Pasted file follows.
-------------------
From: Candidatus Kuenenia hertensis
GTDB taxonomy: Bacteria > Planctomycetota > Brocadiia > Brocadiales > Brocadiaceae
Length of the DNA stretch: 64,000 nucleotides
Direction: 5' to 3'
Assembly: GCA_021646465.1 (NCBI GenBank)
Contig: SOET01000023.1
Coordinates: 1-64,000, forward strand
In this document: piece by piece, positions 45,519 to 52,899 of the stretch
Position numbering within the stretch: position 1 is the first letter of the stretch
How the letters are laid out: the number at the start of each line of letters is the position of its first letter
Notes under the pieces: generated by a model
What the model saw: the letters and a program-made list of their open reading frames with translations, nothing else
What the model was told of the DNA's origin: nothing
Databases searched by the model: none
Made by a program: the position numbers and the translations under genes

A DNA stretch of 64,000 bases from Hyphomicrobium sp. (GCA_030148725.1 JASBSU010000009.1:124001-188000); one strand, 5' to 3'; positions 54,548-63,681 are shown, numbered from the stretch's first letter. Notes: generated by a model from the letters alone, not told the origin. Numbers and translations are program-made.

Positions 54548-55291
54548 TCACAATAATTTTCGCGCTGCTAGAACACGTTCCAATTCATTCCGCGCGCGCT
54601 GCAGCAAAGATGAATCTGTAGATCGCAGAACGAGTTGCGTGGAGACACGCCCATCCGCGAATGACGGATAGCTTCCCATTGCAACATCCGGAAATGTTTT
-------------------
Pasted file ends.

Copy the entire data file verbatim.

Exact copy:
From: Candidatus Kuenenia hertensis
GTDB taxonomy: Bacteria > Planctomycetota > Brocadiia > Brocadiales > Brocadiaceae
Length of the DNA stretch: 64,000 nucleotides
Direction: 5' to 3'
Assembly: GCA_021646465.1 (NCBI GenBank)
Contig: SOET01000023.1
Coordinates: 1-64,000, forward strand
In this document: piece by piece, positions 45,519 to 52,899 of the stretch
Position numbering within the stretch: position 1 is the first letter of the stretch
How the letters are laid out: the number at the start of each line of letters is the position of its first letter
Notes under the pieces: generated by a model
What the model saw: the letters and a program-made list of their open reading frames with translations, nothing else
What the model was told of the DNA's origin: nothing
Databases searched by the model: none
Made by a program: the position numbers and the translations under genes

A DNA stretch of 64,000 bases from Hyphomicrobium sp. (GCA_030148725.1 JASBSU010000009.1:124001-188000); one strand, 5' to 3'; positions 54,548-63,681 are shown, numbered from the stretch's first letter. Notes: generated by a model from the letters alone, not told the origin. Numbers and translations are program-made.

Positions 54548-55291
54548 TCACAATAATTTTCGCGCTGCTAGAACACGTTCCAATTCATTCCGCGCGCGCT
54601 GCAGCAAAGATGAATCTGTAGATCGCAGAACGAGTTGCGTGGAGACACGCCCATCCGCGAATGACGGATAGCTTCCCATTGCAACATCCGGAAATGTTTT